Searsia parviflora (Roxb.) F. A. Barkley, Lilloa 23: 253 1950. (syn. Rhus parviflora Roxb.; Toxicodendron parviflorum (Roxb.) Kuntze);
India (Kumaon, Himachal Pradesh, Uttar Pradesh, Madhya Pradesh), Sri Lanka,
Myanmar [Burma] (Shan), Nepal
as per Catalogue of Life;
 
Small Flowered Poison Sumac • Hindi: tungala, raitung, tumra, tung • Urdu: Samandarphal • Sanskrit: tintidika, tintrini • Nepali: सति बयर Sati bayar;
 


Toxicodendron parviflorum commonly known as small-flowered poison sumac is a much-branched shrub bearing stalked leaves with three leaflets; the end leaflet is larger than the other two. The leaflets are obovate, with rounded tips, tapering bases and irregularly toothed margins. The flowers are tiny, yellowish and fragrant. The fruit is small, round and red when ripe.

T. parviflorum is found in the Himalayas, from Kumaun to Bhutan, at altitudes of 700–1,100 metres (2,300–3,600 ft).[1] 
(From Wikipedia on 6.10.13) 
  

 

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on 24-8-09- in Satpura Tiger Reserve in Central India;  Rhus parviflora from Satpura Tiger Reserve – indiantreepix | Google Groups

  

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This one shot from near Tiuni is Rhus parviflora Roxb., Fl. Ind. 2: 100, 1832; Collett, Fl. Simlensis 104.

A shrub or a small tree upto 3 m high. Young parts densely covered with dark grey pubescence. Leaves imparipinnate, leaflets usually three, terminal much larger than the other two, obovate or suborbicular, crenate, hairy above, pubescent beneath. Flowers in terminal, branching panicles. Sepals ovate. Petals oblong. Drupeovoid, 0.5 cm in diameter, glabrous, shining, orange-yellow.


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Nice Set … Here are mines from same place.

Attachments (6)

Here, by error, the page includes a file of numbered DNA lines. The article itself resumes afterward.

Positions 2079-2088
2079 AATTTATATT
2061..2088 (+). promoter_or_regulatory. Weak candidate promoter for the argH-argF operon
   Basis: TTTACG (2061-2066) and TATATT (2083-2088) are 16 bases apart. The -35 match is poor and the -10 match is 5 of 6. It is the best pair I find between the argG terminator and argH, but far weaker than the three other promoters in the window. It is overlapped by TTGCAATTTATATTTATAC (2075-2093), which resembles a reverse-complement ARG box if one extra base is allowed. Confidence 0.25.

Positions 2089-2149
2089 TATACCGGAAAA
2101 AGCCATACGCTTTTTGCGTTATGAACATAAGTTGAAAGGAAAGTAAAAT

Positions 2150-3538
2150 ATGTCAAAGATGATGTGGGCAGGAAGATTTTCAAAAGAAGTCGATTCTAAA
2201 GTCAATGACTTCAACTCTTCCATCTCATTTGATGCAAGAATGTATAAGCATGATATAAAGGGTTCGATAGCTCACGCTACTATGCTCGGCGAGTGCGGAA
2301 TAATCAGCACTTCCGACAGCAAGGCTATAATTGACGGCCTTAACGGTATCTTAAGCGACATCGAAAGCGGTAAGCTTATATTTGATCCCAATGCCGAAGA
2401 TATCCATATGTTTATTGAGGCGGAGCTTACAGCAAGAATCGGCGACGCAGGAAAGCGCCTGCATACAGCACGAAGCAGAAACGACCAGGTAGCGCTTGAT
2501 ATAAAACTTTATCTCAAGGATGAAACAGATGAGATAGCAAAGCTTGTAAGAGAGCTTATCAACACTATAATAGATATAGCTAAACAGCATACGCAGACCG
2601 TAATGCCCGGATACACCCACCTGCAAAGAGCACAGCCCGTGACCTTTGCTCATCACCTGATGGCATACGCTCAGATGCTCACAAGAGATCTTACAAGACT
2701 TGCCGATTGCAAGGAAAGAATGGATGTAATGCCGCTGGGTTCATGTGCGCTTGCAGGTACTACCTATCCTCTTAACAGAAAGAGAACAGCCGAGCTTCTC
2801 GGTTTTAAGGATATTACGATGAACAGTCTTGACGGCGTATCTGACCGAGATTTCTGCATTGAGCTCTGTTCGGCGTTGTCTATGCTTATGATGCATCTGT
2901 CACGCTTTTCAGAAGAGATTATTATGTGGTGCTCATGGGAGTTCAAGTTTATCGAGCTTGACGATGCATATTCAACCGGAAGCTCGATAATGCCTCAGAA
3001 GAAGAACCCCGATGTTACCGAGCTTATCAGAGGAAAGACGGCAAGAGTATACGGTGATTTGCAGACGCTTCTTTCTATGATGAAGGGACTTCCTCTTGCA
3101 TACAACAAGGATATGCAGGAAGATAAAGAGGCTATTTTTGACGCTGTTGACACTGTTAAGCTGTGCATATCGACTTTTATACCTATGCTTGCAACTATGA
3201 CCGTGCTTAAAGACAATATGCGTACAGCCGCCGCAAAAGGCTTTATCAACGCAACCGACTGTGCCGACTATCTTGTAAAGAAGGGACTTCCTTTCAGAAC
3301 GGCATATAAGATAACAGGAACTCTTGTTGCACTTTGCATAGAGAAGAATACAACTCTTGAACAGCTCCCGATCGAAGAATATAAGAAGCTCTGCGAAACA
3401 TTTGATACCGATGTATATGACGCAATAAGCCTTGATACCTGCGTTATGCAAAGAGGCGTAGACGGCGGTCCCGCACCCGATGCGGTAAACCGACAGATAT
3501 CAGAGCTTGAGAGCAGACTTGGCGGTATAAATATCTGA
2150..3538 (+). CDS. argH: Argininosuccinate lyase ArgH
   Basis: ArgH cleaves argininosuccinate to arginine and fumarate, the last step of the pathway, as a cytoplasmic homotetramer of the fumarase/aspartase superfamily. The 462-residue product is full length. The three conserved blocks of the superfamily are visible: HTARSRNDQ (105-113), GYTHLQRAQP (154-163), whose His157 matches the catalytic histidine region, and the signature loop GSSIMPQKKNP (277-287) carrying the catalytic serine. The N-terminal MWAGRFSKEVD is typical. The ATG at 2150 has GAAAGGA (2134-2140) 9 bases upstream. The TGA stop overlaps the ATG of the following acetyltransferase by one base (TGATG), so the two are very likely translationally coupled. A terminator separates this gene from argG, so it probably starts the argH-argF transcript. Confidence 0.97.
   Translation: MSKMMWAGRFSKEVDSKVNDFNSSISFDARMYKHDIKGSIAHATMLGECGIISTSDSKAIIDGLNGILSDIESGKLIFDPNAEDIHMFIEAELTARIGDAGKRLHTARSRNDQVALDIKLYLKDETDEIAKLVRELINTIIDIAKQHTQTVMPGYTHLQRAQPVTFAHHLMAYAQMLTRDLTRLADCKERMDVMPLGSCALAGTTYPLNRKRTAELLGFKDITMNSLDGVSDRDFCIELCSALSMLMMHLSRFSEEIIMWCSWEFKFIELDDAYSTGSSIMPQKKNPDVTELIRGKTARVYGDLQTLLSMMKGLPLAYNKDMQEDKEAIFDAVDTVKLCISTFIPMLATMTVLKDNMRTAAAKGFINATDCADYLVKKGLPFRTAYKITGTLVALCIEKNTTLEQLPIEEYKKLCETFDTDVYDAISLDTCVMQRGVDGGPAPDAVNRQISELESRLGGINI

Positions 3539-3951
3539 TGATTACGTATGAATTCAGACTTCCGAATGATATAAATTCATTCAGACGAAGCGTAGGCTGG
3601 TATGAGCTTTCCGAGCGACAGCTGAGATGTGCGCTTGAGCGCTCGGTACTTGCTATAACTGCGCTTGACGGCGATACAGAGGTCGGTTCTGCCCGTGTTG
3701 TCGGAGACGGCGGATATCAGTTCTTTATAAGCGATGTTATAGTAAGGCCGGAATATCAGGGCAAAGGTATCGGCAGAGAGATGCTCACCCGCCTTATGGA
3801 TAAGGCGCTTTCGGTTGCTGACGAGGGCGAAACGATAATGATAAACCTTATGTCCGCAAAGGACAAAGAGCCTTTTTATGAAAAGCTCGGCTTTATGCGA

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Pachmarhi about 3600 feet ft asl
Date / Time: 18 SEP 13 at 08:28 AM Altitude: about 3552 ft asl
ID please … (family: ?)
Dear friends, to me this is new plant; have no idea of the family it belongs.
slender-stemmed shrub, standing about 5 – 6 ft, multi-branched from base
found growing in wild, and this particular one along roadside


Nice pics.. Could this be Rhus mysorensis ???


Thank you very very much, dear …; great help.

I checked group’s archive and FOI; indeed Rhus mysorensis.


Rhus mysorensis

Family-Anacardiaceae

I attached one image from Rajasthan


nice to see your post from Pachmarhi

this plant is Rhus parviflora Roxb. from Anacardiaceae Family. 


Rhus mysorensis Anacardiaceae


Many thanks … and … for the help.

It is good to go with … ID of Rhus parviflora, since posted plant is from his home ground.
Thank you very very much Nayan ji for the ID.
Going by what is put at NPGS / GRIN, Rhus parviflora Roxb. is treated as synonym of Toxicodendron parviflorum (Roxb.) Kuntze
Please revert if you think it is best to retain Rhus parviflora Roxb. as per Indian flora.


Yes I had some doubts calling it as Rhus Mysorensis because the leaflets of the plant snapped by me are much serrate/dentate to the extent that they are almost lobed. Here they are much different so … has to be right. Have yet to encounter with Rhus parviflora.


Thanks …,
Yes I was posted there as Field Director Satpura Tiger Reserve for three year. For last two years I am posted in Bhopal.
Rhus parviflora is suppose to be one of the few Himalayan Plants found in Pachmarhi hills.  


I also go with Rhus parviflora Roxb., I have collected this from Morni Hills in Haryana..
very common there and known as “Murti” in local tongue..


 

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plant identify : 6 posts by 6 authors. Attachments (1)- 3 mb – zipped file.
the plant is collected from Sirmour district of HP.
pls help me to identify this


Other recipients:
I think format for image is not right .
I think format for image is not right


zip pic are not the thing to do/send. please read instructions  


Agree with … !


It seems to be Rhus parviflora. A woody shrub on the open hill slopes, especially on Southern aspect at an altitude of 400-1200m


Pl. send unzipped jpg images.


Searsia parviflora (Roxb.) F. A. Barkley : 7 posts by 1 author. 7 images- 6 to 7 mb each.

Location: Badikhel, Lalitpur
Date: 19 September 2020
Elevation: 1743 m.
Habitat : Wild
Syn: Rhus parviflora Roxb.


 

 
References:

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